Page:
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Effective antidepressants work by increasing the amount of norepinephrine and serotonin available to the receptor, although other neurotransmitters may also play an important role in mood regulation. This increase in neurotransmitters may be achieved by causing more to be released or by delaying their breakdown, or metabolism.

The side effects of antidepressants are related to neurotransmitters and receptors as well. Although the relationship between neurotransmitter and receptor can be very specific, frequently the antidepressants are not specific in their action. For example, the serotonin “key” can work at many different types of serotonin receptors or “locks.” These receptors can be found in sites they are meant to influence (for example, nerve cells in the brain) as well as in areas they were not intended to influence (for example, serotonin receptors in the digestive system). This is why these medications can decrease appetite or cause loose stools, until the body adjusts to them.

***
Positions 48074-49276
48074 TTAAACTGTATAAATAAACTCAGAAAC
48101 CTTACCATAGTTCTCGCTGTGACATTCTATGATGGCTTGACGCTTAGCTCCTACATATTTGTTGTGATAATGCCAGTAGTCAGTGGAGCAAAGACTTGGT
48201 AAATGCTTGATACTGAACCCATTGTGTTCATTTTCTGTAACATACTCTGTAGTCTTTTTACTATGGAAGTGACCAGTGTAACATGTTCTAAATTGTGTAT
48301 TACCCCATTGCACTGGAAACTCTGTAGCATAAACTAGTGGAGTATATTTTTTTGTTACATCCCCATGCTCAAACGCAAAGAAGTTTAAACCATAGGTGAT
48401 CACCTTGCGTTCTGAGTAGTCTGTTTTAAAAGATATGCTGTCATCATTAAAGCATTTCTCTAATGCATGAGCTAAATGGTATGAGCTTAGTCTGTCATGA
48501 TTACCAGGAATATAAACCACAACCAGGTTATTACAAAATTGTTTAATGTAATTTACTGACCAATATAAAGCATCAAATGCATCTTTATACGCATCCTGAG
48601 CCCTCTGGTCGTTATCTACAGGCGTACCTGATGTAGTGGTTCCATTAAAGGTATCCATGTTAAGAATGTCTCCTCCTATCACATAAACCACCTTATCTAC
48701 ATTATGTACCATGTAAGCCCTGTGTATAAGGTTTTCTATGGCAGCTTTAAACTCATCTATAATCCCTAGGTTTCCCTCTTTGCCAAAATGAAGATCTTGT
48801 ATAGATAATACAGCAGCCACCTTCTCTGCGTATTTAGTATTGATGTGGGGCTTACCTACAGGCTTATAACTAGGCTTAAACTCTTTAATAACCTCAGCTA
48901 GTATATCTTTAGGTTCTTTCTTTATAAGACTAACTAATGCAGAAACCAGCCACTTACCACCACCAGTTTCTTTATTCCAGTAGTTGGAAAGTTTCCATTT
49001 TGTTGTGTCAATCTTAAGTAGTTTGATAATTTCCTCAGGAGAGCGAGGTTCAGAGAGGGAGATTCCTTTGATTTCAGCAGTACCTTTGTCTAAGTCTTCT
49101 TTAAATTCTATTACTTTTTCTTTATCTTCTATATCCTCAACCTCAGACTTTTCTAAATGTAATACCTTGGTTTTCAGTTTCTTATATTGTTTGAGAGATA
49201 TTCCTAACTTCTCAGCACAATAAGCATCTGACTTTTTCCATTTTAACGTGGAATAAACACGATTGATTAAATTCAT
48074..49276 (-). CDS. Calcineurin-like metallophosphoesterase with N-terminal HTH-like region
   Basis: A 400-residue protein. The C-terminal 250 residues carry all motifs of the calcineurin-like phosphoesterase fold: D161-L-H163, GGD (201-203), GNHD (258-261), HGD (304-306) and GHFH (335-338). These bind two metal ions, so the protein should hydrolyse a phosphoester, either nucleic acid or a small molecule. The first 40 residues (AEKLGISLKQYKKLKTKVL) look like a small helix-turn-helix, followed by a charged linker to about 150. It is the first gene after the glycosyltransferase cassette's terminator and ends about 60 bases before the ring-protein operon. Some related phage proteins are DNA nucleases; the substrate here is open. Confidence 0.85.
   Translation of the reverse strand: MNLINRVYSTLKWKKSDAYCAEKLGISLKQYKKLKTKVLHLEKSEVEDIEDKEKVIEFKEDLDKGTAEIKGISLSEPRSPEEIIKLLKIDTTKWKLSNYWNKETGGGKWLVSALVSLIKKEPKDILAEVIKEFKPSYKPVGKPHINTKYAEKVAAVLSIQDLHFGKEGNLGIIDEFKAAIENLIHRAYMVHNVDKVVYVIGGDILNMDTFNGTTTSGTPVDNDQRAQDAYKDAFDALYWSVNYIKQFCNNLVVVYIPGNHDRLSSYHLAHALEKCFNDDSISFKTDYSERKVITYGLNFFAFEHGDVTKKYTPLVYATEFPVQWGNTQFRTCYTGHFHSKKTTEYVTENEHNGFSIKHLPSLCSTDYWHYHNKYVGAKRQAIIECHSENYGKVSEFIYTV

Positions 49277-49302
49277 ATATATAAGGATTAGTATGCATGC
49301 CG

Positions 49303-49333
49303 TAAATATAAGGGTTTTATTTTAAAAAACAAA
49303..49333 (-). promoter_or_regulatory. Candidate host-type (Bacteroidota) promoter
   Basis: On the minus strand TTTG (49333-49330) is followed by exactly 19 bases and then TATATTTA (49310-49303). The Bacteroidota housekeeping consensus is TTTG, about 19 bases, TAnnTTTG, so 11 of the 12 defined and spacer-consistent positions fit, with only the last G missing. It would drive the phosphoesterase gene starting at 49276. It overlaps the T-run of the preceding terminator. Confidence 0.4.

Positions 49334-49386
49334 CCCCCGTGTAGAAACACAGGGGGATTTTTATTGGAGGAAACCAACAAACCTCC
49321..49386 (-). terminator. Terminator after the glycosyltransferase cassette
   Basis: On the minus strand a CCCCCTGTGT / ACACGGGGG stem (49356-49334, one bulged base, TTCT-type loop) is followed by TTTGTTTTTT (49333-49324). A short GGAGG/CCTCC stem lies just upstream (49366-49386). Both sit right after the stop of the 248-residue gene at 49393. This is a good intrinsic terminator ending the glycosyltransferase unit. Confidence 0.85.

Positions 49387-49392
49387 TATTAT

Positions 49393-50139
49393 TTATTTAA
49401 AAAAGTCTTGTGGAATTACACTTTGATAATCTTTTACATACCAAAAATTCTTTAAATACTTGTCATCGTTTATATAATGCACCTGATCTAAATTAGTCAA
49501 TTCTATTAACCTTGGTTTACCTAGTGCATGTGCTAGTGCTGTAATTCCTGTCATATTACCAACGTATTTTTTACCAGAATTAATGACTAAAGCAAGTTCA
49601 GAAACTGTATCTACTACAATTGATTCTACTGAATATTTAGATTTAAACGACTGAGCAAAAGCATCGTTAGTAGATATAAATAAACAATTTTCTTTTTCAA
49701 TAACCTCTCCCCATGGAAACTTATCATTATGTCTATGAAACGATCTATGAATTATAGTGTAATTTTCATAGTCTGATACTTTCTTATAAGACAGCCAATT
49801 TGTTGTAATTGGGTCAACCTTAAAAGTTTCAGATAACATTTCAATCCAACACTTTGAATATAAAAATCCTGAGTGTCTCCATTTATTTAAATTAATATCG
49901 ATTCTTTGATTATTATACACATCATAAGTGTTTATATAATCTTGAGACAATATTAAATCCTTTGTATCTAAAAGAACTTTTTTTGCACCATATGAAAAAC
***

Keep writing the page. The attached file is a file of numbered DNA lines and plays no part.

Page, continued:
Norepinephrine can affect other receptors that can lead to dry mouth and constipation, for example. Both kinds of antidepressants can cause sexual side effects, like difficulty achieving orgasm. Side effects frequently cease after the body gets accustomed to the medication; or, they can be minimized with help from your doctor. Researchers continue to look for antidepressants that act only on targeted receptors.